According to an article at Delish.com, pretzels “had inherent religious associations [regarding the legend that it was first invented by Italian Monks in 610 A.D.], but they also came to be associated with Lent because they didn’t use eggs or dairy products, which were traditionally prohibited during the period of fasting and restriction.”

#GermanAmericanHeritageMonth

When German immigrants began settling in Pennsylvania, around 1710, they brought their pretzels and recipes with them. German home-bakers who lacked eggs or lard could still bake this relatively filling, concentrated “bread” with only three easy ingredients – flour, water, and salt.

According to an article I read at History.com, on the pretzel’s history, here, in America: “In 1861, Julius Sturgis founded the first commercial pretzel bakery in the town of Lititz in Lancaster County, Pennsylvania.” Continuing on, the article also said: “Sturgis also claimed credit for developing the first hard pretzels – or at least, for being the first to intentionally bake hard pretzels (rather than leave the soft ones in the oven too long by accident).”

There is another great article, also explaining some of the history and significance of the pretzel, by Carole Christman Koch at BerksMontNews.com. She claims, in her article, that “Pennsylvania is the center of pretzel production in the U.S., making 80 percent of the nation’s supply.”

As I mentioned a few weeks ago, Michigan has a quite large population of German-Americans in Frankenmuth, where the German heritage emanates from all of the breweries, restaurants, bakeries, fudge/candy shops, cheese houses, and even the little souvenir stores. Frankenmuth’s Bavarian style pretzels are a classic Octoberfest snack, which are baked fresh, daily!

Mom was always a big fan of pretzels (in any form or fashion), as well as recipes with only a few ingredients! She was a firm believer that “three, four and five ingredient recipes that are totally reliable, are sufficient to satisfy even the most reluctant cook” – as she wrote in many of her editorials on “short-cut cookery”.

Additionally, Mom wrote that the short recipes, with which she enjoyed working, while quite basic, had endless options “for expanding each into fancier dishes or…different flavorings than [for which] the original [recipe] calls.” Below is Mom’s own 4-ingredient recipe for Soft Pretzels, as seen in her last cookbook, Gloria Pitzer’s Cookbook – The Best of the Recipe Detective (Balboa Press; Jan. 2018, p. 274).

#NationalCookbookMonth

Don’t forget that October is also National Cookbook Month!

https://www.balboapress.com/Bookstore/BookDetail.aspx?BookId=SKU-001062253

MORE FROM MOM’S MEMORIES…

As seen in, the introduction of…

Gloria Pitzer’s Reliable Recipes For Reluctant Cooks (Secret RecipesTM, St. Clair, MI; Oct. 1983, p. 2-3)

THE RELUCTANT COOK

DEAR FRIEND, the cook who meets every culinary challenge with confidence is one to be admired. They set an example to follow – impossible as that may be! For those of us who react to most recipes with reluctance, however, cooking [and baking] is an experience we muddle through, without mastering any of the myriad facets of fancy fare!

We want reliable recipes – rather than cookbook complications! We want successful results, without ridiculous rules! We want simple procedures, without pitfalls, when we put our prescriptions into practice!…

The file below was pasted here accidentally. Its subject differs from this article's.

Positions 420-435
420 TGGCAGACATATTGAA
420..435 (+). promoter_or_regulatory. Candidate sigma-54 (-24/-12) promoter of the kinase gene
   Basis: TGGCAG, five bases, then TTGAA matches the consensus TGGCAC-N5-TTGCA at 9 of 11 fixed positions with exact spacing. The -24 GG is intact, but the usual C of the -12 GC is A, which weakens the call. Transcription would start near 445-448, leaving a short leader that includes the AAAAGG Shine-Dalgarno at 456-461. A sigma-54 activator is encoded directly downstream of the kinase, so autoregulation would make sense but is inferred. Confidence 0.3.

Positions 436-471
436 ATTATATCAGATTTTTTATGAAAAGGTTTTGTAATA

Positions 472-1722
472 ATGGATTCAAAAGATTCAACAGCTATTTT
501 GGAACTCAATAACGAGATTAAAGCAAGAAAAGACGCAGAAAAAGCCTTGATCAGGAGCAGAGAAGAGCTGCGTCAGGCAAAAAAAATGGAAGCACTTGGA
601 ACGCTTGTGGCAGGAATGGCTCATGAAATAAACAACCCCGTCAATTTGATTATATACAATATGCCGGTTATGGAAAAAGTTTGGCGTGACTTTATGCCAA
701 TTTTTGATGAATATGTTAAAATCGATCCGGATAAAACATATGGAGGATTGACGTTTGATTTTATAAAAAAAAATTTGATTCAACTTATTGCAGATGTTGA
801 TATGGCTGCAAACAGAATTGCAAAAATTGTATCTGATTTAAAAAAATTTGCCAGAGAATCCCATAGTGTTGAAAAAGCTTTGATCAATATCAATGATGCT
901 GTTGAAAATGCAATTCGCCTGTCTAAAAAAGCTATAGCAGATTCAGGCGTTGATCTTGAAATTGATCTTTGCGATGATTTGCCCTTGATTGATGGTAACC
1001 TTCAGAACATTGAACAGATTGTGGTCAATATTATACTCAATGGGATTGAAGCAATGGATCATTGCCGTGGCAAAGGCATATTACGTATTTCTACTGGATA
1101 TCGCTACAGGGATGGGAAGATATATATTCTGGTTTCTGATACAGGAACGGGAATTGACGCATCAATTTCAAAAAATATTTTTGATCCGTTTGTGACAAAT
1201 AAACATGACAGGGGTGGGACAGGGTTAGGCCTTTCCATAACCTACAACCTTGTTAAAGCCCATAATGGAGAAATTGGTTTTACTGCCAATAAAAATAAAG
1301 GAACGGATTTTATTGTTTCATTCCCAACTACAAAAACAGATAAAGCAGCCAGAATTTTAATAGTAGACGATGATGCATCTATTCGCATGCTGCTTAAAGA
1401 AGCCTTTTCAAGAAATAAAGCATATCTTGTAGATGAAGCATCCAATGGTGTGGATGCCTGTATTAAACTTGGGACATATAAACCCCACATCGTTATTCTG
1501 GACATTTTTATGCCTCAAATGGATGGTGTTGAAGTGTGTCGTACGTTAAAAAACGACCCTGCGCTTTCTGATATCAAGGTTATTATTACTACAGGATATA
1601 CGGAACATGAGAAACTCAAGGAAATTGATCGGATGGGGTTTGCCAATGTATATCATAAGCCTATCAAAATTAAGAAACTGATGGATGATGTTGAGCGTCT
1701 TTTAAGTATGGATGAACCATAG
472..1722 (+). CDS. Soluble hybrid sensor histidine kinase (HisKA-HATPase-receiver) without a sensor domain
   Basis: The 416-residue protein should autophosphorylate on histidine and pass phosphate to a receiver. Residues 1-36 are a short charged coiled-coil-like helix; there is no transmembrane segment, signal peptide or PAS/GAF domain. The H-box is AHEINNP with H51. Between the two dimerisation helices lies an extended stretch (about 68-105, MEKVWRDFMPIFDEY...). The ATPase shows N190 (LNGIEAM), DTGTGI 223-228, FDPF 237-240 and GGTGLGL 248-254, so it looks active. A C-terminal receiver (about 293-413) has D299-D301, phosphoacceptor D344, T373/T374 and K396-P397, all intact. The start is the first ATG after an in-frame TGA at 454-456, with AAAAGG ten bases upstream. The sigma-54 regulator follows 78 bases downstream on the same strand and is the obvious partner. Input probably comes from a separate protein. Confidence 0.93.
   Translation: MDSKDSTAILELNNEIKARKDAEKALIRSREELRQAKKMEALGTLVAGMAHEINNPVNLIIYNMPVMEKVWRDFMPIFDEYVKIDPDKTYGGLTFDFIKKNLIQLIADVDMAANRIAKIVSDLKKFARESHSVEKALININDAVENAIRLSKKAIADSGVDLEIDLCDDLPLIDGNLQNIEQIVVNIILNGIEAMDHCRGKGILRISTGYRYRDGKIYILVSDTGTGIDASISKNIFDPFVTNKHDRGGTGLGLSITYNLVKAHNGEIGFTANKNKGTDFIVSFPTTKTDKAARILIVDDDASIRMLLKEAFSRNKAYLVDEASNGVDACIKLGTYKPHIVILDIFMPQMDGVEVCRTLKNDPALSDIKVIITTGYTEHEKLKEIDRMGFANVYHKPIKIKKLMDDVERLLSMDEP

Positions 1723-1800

The problem with most recipes is the awesome number of ingredients required. You [may] wonder, looking at a bowl of batter, ‘Did [I] put in four cups of flour – or did the phone ring just then and it was only three?’ Did you remember the salt and, if you didn’t, was it that important that you left it out – because somebody interrupted you at that point and your last memory of adding an ingredient was erased by the interruption!

Of course, the confident cook never worries about things like that. They forge ahead brilliantly, creating cuisine that would make you and I faint at the mere thought of trying it. And even when you and I DO finally achieve a success, we’re not sure it’s supposed to turn out that way – that easily – because our record of near-misses, far out-weigh our scores of success!

THE RELUCTANT COOK isn’t looking for absolute perfection! We want only to create the illusion that we can cope with culinary accomplishments, riding the surfboard of certainty over the sea of success!

A RECIPE IS ONLY AS GOOD AS THE COOK WHO PREPARES IT!

No matter how wonderful a recipe is rated to be, no two people are going to have identical results with the same formula. This is enough to throw any reluctant cook into a tither – anticipating failure before you even pick up a spatula or get out the mixing bowls!

However, this fact should not come as a surprise to the experienced cook. Even experience in the kitchen has not been enough to relieve you of ALL reluctance! …No two dishes ever come out exactly alike… This is the option each cook has to take with every recipe. You always put a little more into the making of a dish than the recipe requires.

AGAIN, MORE FROM MOM’S MEMORIES…

As seen in…

The Joy Of Not Cooking Any More Than You Have To (Secret RecipesTM, St. Clair, MI; Nov. 1983, p. 109)

LIKE AN EXPERT

SOME COOKS WHO FIND JOY IN N-O-T COOKING – Anymore Than You Have To, don’t mind at all baking their own bread, biscuits, rolls, muffins and cakes. It’s a strange thing that baking is a kind of therapy for the same cooks who don’t like to pamper a roux, stir a sauce nor baste a roast.